Tuesday, August 28th, 2012
My wife and I are having to daily remind our son Jack that hitting us is not something he is allowed to do. We offer him an alternative, which is petting us like a dog or cat, instead.
Yeah, I know, it sounds goofy but so far it’s helping him understand the difference between being friendly and being offensive.
Every time he does hit us or bite us, we put him in time-out upstairs in his jail cell, I mean bed, and after we remind him of why he was being punished, we make him apologize to the parent he physically attacked.
That’s his version of “I’m sorry” and we always gladly accept it. We force him to apologize to help him realize that he must be held accountable for his actions when he hurts others. It’s important that we lay that foundation now.
However, there is a downside to being taught to apologize to a person when you hurt or offend them: You may grow up to become an adult who believes you can’t forgive someone until they apologize to you first.
Two weeks ago I published “The Difference Between Punishing And Disciplining My Child” which explored the stark difference of how we discipline our children in hopes of making them better people, meanwhile we privately or publicly wish harm upon our enemies.
It’s easier to wish ill upon them, as opposed to honestly wanting them to change their ways.
So today I share with you the sequel to that thought:
What if adults were forced to apologize like children are?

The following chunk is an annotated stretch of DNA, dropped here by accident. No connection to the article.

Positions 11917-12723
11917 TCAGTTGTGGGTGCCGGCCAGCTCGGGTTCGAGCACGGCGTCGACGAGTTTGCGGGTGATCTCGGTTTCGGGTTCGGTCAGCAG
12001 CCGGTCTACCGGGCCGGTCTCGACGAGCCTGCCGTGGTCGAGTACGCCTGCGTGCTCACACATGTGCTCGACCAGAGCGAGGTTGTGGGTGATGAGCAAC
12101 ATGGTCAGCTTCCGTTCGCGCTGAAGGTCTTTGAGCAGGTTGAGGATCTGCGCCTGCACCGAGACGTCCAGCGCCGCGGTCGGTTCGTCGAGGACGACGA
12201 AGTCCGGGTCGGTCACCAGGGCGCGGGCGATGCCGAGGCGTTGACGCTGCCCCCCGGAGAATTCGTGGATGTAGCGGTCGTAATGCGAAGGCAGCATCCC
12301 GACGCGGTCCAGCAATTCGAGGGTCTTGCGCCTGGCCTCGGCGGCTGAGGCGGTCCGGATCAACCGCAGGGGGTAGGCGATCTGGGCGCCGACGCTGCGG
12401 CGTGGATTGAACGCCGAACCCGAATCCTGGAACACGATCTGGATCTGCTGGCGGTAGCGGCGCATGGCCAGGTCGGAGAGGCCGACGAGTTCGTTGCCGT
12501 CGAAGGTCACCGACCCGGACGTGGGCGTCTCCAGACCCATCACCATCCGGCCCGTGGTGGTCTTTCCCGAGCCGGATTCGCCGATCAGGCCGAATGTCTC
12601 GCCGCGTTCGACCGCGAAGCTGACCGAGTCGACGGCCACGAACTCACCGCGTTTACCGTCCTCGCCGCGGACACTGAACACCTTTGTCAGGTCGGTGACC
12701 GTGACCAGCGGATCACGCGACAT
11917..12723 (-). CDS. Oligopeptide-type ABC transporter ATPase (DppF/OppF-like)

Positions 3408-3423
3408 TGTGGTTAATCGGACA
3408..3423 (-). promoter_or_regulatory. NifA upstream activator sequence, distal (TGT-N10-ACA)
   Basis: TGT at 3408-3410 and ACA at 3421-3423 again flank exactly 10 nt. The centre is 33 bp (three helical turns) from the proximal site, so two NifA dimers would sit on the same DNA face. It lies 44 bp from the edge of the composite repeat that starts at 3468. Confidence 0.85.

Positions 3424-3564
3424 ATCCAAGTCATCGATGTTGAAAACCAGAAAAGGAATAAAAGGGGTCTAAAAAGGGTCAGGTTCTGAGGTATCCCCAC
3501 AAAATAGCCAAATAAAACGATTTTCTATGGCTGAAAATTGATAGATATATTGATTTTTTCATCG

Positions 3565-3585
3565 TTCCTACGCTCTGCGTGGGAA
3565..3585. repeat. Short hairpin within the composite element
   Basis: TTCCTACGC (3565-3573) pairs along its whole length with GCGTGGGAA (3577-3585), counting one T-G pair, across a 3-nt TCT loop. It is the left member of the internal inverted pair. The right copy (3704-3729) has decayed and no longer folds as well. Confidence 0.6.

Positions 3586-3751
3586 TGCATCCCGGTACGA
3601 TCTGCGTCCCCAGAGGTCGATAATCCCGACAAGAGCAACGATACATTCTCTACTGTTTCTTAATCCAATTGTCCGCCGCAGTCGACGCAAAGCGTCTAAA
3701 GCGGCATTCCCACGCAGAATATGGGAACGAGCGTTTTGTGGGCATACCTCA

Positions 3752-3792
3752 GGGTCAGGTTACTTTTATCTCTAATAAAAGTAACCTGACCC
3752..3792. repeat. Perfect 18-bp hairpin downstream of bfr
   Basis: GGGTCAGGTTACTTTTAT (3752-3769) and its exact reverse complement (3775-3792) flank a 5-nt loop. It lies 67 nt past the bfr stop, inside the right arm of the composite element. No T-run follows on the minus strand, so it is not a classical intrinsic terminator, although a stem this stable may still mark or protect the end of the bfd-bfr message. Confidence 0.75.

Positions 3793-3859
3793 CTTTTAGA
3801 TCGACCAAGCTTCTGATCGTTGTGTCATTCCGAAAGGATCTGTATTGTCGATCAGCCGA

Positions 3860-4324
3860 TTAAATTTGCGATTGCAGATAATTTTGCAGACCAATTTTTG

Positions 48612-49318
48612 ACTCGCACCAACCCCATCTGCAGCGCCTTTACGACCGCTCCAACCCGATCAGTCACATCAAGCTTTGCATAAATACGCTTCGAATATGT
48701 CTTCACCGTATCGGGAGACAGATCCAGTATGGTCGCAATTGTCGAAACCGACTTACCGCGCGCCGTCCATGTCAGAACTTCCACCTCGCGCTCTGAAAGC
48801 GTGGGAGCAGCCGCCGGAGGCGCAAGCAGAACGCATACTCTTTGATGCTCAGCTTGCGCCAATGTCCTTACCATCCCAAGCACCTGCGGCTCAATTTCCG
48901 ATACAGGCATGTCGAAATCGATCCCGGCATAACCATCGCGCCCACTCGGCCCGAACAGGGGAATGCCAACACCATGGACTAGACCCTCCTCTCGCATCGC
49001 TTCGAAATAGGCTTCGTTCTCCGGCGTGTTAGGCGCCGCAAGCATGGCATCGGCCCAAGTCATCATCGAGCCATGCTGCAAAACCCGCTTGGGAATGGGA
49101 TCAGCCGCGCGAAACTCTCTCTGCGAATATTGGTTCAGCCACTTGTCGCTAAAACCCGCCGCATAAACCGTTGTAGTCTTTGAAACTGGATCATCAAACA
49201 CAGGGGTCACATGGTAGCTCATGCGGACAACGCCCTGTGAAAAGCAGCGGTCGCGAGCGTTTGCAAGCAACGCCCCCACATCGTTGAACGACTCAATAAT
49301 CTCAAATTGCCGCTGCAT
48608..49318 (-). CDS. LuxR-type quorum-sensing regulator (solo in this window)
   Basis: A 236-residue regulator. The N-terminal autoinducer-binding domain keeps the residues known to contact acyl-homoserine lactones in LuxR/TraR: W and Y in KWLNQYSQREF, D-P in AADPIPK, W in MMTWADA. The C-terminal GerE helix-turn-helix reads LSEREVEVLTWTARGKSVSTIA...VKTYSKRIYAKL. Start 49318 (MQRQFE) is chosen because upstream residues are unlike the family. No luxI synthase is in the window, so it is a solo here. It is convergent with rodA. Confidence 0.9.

More importantly is this question: Do you personally require offenders to apologize to you before you can allow yourself to forgive them?
Last Friday night on 20/20 I watched the 2 hour Diane Sawyer interview with Jaycee Dugard.
I was humbled by the way Jaycee was able to forgive her captors, recognizing that by becoming bitter and requiring their apology to move on would mean that she is continuing to give them power of her even though she has been freed from her captivity and torture.
Despite all they took from her, she now refuses to allow them to take away anything more. But it took forgiving them to be at that point.
It’s safe to say that the majority of us have never experienced anywhere near the level of hell that Jaycee Dugard did during her 18 years of captivity.
Yet she chose to forgive and finds liberty in it.
Yes, I will continue to force my nearly 2 year-old son to apologize when he bites me on the shoulder like a rabid wolf.
But as he grows older and is able to understand, I will also teach him that being apologized to is not a prerequisite to being able to forgive a person. Apologizing is what good people do once they realize they’ve done something wrong.
So it should be no surprise when bad people don’t apologize.
Add a Comment